Who can resist a big fat American-style cookie? Don’t get me wrong, the custard creams and chocolate hobnobs in your biscuit barrel are not safe with me around, but sometimes it’s not crunch I’m after, but chew.
While British biscuits are fabulous in all their pink wafer glory, American-style cookies are a different proposition altogether and one, controversially perhaps, I have absolutely no interest in dunking in a glass of cold milk. I’m down with dunking biscuits - preferably in a hot cup of tea. Dunking biscuits makes them soft, but cookies are soft already. And more crucially still, biscuits don’t turn your drink into an over-sweetened shadow of its former self. So there, I’ve said my piece on dunking, but it’s your cookie, so dunk or don’t dunk as you please.
Buckwheat, despite the name, is gluten-free. It is a seed related to rhubarb and sorrel and the alarming use of the word “wheat” in its title is probably down to the fact that it is used similarly to wheat. It has been used for centuries in Europe and even longer in Asia. Think French buckwheat galettes or Japanese soba noodles. Buckwheat is slightly nutty in taste, brownish grey in colour and really sings here in my buckwheat, ginger and chocolate chip cookies.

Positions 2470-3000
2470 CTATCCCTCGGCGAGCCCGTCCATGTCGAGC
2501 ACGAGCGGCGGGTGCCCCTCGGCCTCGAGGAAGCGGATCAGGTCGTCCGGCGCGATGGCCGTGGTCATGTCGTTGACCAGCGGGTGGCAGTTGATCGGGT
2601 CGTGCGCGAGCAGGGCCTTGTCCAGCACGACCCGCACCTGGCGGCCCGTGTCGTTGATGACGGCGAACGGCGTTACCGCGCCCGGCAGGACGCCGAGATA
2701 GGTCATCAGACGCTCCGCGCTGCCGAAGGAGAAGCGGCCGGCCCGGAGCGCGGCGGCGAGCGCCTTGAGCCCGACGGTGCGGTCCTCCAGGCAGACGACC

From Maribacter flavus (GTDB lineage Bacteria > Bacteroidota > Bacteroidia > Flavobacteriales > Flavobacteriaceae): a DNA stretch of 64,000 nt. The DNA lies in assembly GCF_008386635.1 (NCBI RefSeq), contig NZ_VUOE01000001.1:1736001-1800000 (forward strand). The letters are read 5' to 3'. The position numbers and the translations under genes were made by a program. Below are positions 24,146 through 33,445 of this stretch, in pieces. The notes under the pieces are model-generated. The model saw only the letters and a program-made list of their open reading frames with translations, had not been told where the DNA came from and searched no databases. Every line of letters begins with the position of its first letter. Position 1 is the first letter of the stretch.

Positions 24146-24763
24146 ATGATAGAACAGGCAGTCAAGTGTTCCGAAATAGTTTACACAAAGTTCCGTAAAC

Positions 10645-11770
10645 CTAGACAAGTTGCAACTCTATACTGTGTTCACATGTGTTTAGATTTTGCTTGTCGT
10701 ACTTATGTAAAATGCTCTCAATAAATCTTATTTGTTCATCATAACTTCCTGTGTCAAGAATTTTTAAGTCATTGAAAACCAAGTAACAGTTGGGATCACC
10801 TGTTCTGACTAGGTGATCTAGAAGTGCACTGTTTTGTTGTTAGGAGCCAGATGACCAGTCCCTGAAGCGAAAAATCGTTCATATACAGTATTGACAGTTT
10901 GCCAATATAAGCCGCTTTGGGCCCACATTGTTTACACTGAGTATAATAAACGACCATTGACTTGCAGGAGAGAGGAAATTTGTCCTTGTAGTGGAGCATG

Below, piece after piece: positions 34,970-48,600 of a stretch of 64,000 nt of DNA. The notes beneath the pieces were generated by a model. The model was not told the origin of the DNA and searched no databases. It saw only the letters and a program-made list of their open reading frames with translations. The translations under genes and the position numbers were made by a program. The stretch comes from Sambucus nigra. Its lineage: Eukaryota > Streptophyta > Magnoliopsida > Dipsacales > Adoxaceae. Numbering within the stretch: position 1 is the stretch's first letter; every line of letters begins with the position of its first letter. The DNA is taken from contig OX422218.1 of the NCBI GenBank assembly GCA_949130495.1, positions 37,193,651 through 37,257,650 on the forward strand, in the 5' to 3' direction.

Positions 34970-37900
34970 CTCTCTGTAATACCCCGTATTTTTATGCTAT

My go-to gluten-free flour of choice for sweet-treats is usually rice flour, but buckwheat flour gives these cookies a really good flavour and an even better texture. I’d happily wager that most people wouldn’t be able to tell these cookies are gluten-free at all. In fact, my gluten-dodging boyfriend was rather concerned on taking a bite, that he’d just inadvertently eaten a big lump of wheat. “These are definitely gluten-free, aren’t they?” he asked, “You really can’t tell!” before reaching out for a second. And if that is not advertisement enough, you’ll just have to make them yourself and test them out on unsuspecting friends and rellies.